The Tana Baru Trust will mark National Heritage Day by hosting an open day at one of Cape Town’s most iconic Islamic landmarks. They will be providing free guided tours to the Tana Baru cemetery, with the hope of educating the community to its historical significance.
Situated at the top end of Longmarket Street in Bo-Kaap, the Tana Baru is considered the first registered Islamic cemetery in South Africa. It is the burial site of many of the pioneers of Islam in the Cape, including Tuan Guru and Abu Bakr Effendi, amongst others.
“These are the people who made substantial sacrifices to get us where we are today. Today there are 150 masajid in the Cape Peninsula alone,” said Tana Baru Trust chairman, Dr. Aadil Bassier.
According to Dr Bassier, the cemetery was also central to two of the local Muslim community’s biggest protests. He noted that in January 1886, two days after the Tana Baru was officially closed, nearly 3000 Muslims held a funeral procession through the streets of Cape Town, in protest of its closure.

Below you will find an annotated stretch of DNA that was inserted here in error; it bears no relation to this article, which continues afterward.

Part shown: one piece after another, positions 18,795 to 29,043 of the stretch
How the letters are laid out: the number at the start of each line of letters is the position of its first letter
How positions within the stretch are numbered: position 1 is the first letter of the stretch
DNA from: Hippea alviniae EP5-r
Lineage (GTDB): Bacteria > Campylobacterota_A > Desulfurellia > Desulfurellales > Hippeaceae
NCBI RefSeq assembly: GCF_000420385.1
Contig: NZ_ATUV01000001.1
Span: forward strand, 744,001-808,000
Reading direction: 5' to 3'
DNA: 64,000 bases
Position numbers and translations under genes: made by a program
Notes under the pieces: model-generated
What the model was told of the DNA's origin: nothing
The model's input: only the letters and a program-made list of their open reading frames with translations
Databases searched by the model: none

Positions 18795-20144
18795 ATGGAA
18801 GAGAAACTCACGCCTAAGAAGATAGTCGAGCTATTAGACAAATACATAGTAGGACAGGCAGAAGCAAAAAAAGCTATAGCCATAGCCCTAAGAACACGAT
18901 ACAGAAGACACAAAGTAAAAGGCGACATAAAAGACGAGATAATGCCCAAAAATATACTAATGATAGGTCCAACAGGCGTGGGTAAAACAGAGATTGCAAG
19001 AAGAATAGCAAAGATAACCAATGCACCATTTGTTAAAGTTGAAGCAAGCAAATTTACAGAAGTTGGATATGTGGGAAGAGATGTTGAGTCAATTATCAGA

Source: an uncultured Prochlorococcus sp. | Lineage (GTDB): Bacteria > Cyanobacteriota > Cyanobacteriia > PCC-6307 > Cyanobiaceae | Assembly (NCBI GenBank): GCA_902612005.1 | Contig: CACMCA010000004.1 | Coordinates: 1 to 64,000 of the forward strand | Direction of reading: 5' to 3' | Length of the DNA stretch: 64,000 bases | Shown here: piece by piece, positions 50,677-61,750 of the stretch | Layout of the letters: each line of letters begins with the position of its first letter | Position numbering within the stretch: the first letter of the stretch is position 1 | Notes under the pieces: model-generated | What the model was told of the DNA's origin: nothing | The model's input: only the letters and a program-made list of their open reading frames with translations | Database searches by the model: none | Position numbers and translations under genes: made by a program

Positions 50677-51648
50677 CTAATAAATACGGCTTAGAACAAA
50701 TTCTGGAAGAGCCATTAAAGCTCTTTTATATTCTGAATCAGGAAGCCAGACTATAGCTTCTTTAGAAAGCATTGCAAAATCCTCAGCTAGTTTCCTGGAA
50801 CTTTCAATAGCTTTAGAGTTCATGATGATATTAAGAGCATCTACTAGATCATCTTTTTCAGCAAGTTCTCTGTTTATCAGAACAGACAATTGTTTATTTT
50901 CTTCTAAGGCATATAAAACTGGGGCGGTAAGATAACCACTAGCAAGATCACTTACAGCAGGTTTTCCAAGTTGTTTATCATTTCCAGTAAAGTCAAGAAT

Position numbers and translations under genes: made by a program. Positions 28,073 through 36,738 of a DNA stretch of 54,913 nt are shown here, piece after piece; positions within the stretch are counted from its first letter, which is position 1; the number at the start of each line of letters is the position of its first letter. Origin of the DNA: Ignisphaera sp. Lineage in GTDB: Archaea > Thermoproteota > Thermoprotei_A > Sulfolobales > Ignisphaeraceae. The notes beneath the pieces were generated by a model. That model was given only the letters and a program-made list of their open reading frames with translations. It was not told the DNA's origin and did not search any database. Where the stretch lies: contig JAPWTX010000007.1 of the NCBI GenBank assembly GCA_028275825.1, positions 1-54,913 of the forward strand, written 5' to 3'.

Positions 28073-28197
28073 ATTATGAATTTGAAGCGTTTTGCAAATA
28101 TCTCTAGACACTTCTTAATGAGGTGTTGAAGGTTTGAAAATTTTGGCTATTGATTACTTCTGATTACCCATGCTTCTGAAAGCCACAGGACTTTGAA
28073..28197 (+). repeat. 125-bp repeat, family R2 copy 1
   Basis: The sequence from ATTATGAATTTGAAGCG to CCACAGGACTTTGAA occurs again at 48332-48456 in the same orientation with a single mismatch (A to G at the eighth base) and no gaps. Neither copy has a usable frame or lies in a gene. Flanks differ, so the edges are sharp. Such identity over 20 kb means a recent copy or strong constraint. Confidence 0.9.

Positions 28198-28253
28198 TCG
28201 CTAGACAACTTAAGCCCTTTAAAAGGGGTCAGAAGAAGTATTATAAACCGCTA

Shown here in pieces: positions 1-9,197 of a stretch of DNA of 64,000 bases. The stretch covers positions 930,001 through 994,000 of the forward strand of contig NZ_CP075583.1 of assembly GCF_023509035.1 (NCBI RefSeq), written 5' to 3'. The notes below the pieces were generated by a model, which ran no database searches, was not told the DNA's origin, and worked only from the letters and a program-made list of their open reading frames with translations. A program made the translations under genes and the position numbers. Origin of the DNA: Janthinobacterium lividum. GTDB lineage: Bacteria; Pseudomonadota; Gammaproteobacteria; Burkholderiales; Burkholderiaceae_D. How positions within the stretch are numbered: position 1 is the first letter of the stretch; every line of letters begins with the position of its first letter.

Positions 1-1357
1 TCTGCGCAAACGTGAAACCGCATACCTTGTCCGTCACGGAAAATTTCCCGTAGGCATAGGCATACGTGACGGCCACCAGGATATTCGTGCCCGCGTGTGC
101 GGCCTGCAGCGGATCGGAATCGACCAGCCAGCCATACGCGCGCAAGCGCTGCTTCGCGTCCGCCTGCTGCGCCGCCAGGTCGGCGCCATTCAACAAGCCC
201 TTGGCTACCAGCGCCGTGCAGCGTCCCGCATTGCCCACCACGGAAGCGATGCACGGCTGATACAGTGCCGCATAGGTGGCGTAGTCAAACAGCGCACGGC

Nearly a century later, during the heart of the Apartheid era in the 1960’s, the City of Cape Town initiated plans to build a highway across the iconic landmark. Dr Bassier said the Muslim community came out in their droves to protest what they deemed a lack of respect by the city, forcing them to abandon the plans.
The open day tour will allow the Trust to engage the community, keeping them updated on the current state of the cemetery. Tours will take place on an hourly basis, running from between 45 and 50 minutes each. The tour will stop off at 10 designated locations, for up to 5 minutes each.
Attendees will also be required to register before the tour, so that upon completion they can be issued with a special certificate on behalf of the trust.
The open day takes place on Wednesday 24th September. For more information on the day’s proceedings, or if you would like to pre-register for a tour, you may contact the Boorhanol Centre at 021 424 1864. VOC (Mubeen Banderker)
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